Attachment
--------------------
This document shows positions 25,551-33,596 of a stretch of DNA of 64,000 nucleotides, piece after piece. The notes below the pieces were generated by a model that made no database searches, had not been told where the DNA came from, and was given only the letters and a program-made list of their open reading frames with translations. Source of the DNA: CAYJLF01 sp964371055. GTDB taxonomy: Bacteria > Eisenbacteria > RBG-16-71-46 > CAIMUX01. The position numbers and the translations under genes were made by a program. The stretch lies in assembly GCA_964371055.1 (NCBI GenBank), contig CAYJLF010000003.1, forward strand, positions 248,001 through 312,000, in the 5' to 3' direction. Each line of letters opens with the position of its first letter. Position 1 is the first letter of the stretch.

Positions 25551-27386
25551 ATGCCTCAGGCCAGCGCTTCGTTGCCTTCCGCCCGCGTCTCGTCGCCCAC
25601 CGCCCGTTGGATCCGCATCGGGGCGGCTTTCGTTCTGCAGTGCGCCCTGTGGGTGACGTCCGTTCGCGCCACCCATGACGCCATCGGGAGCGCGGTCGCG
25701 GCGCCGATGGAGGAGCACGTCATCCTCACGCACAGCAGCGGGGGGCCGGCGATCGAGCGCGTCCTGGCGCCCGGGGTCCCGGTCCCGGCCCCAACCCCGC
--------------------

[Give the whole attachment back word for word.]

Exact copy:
This document shows positions 25,551-33,596 of a stretch of DNA of 64,000 nucleotides, piece after piece. The notes below the pieces were generated by a model that made no database searches, had not been told where the DNA came from, and was given only the letters and a program-made list of their open reading frames with translations. Source of the DNA: CAYJLF01 sp964371055. GTDB taxonomy: Bacteria > Eisenbacteria > RBG-16-71-46 > CAIMUX01. The position numbers and the translations under genes were made by a program. The stretch lies in assembly GCA_964371055.1 (NCBI GenBank), contig CAYJLF010000003.1, forward strand, positions 248,001 through 312,000, in the 5' to 3' direction. Each line of letters opens with the position of its first letter. Position 1 is the first letter of the stretch.

Positions 25551-27386
25551 ATGCCTCAGGCCAGCGCTTCGTTGCCTTCCGCCCGCGTCTCGTCGCCCAC
25601 CGCCCGTTGGATCCGCATCGGGGCGGCTTTCGTTCTGCAGTGCGCCCTGTGGGTGACGTCCGTTCGCGCCACCCATGACGCCATCGGGAGCGCGGTCGCG
25701 GCGCCGATGGAGGAGCACGTCATCCTCACGCACAGCAGCGGGGGGCCGGCGATCGAGCGCGTCCTGGCGCCCGGGGTCCCGGTCCCGGCCCCAACCCCGC